Harold Ramis of 'Ghostbusters' fame passes away at 69

Monday, 24 February 2014 - 11:33pm IST | Place: Belgrade (Serbia)/London | Agency: dna webdesk

Hollywood legend Harold Ramis who is well known for his films like "Caddyshack," "Ghostbusters," "Groundhog Day," and "Animal House" -- has died at the age of 69.
  • HaroldRamis_getty.jpg Harold Ramis passes away at the age of 69 AFP photo

Hollywood legend Harold Ramis who is well known for his films like "Caddyshack," "Ghostbusters," "Groundhog Day," and "Animal House" -- has died at the age of 69. 

According to his family, the writer-director passed away early this morning at his Chicago home from complications stemming from autoimmune inflammatory vasculitis, a rare disease involving the swelling of blood vessels reported Tmz.com

He was surrounded by his family at the time of his demise. 

Ramis was 69. He is survived by his wife Erica, his sons Julian and Daniel, his daughter Violet, and two grandchildren.

Besides "Caddyshack" he has directed "National Lampoon's Vacation," "Analyze This" and several other films. 

 He also played Seth Rogen’s father in Knocked Up and had directed four episodes of NBC’s The Office.

Harold Ramis, born in Chicago in 1944, has created or starred in some of the most successful comedies of all time, includingCaddyshackGhostbustersGroundhog DayKnocked Up, and many more.

Earning a degree in English literature, Ramis graduated from Washington University in St. Louis, Missouri, in 1967.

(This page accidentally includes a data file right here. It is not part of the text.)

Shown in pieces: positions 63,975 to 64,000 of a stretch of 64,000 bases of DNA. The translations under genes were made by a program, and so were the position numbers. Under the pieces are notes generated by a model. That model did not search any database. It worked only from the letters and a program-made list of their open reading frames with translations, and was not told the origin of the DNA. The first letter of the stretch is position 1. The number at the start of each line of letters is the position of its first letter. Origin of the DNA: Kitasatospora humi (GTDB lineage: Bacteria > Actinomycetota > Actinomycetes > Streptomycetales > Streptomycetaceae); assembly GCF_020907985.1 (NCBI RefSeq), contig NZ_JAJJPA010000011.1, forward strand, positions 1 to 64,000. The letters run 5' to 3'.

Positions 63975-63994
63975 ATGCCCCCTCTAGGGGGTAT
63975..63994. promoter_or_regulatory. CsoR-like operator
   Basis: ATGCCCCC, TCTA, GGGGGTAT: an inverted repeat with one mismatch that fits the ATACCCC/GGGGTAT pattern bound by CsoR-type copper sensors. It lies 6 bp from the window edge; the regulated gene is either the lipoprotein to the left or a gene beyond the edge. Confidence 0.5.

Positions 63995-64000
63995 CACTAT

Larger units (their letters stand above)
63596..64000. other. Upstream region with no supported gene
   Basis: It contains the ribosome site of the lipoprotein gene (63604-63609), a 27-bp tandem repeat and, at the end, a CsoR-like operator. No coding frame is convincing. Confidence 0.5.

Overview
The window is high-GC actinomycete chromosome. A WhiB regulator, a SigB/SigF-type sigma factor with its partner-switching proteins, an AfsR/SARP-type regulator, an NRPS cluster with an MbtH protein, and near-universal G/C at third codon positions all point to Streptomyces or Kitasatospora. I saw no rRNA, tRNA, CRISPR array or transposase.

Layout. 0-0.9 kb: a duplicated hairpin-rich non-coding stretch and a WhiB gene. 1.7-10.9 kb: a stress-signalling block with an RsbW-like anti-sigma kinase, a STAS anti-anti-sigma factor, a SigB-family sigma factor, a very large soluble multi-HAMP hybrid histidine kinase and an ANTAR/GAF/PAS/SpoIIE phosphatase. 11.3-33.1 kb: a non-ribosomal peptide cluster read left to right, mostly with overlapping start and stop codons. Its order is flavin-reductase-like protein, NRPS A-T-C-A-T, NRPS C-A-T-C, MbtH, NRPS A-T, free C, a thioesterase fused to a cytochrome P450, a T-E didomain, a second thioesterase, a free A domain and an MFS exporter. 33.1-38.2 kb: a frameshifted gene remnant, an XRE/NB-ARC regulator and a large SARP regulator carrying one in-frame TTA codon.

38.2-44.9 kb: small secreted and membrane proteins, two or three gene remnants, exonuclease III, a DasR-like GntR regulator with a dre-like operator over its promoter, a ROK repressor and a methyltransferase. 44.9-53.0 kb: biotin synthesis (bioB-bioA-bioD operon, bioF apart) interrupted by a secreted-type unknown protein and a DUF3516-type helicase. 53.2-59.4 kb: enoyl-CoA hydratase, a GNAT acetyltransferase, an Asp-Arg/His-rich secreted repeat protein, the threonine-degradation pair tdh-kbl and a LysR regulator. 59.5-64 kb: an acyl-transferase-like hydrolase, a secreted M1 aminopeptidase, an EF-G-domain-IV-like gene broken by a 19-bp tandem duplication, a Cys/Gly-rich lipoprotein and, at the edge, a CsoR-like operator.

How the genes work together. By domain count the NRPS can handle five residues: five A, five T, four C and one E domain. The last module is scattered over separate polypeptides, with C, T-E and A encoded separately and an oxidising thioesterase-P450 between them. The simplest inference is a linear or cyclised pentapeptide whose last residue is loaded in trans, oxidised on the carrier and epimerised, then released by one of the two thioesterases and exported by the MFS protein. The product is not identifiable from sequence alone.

After a string of jobs, including working as a substitute teacher, he landed a position at Playboy magazine as a jokes editor. Ramis eventually became an associate editor there before leaving to join the famous improvisational comedy troupe Second City in 1969.

Ramis co-wrote the screenplay for the hit college comedy N ational Lampoon's Animal House (1978), which starred John Belushi and was directed by John Landis. 

Ramis made his directorial debut with Caddyshack (1980). Starring veteran stand-up performer Rodney Dangerfield, this comedy pokes fun at a posh country club and its snooty members. Ramis also wrote the script for the film along with Doug Kenney and Brian Doyle-Murray. Stepping in front of the camera, Ramis co-starred with Bill Murray in the military send-up Stripes (1981).

He played Murray's best friend who joins the army with him. 

Murray and Ramis went on to battle the supernatural with Dan Aykroyd in Ghostbusters (1984). In perhaps one of his best-known roles, Ramis played the super intellectual Dr. Egon Spengler in the film. Murray and Aykroyd played the two other scientists with whom he forms a company to remove unwanted ghosts from people's homes.


Below are some Tweets posted by fans, friends and industry veterans: 

I just can't believe one of The Ghostbusters is dead. How old are we? RIP Harold Ramis.

— Dave Zirin (@EdgeofSports) February 24, 2014

Stunned and saddened to hear of the death of Harold Ramis. A comedy hero...

— Stephen Fry (@stephenfry) February 24, 2014

Set your entry grid. Neutronise your field. Harold Ramis lives forever in the storage facility of our movie collections. The light is green.

— Andrew Ellard (@ellardent) February 24, 2014

So sad to hear Harold Ramis passed away. He was one of the most underrated funny actors who ever lived.

— cinemassacre (@cinemassacre) February 24, 2014

Awful news; Harold Ramis was a brilliant writer and director, and a very very good man. RIP

— Michael McKean (@MJMcKean) February 24, 2014


Check out a clip from Harold Ramis' film: Groundhog day


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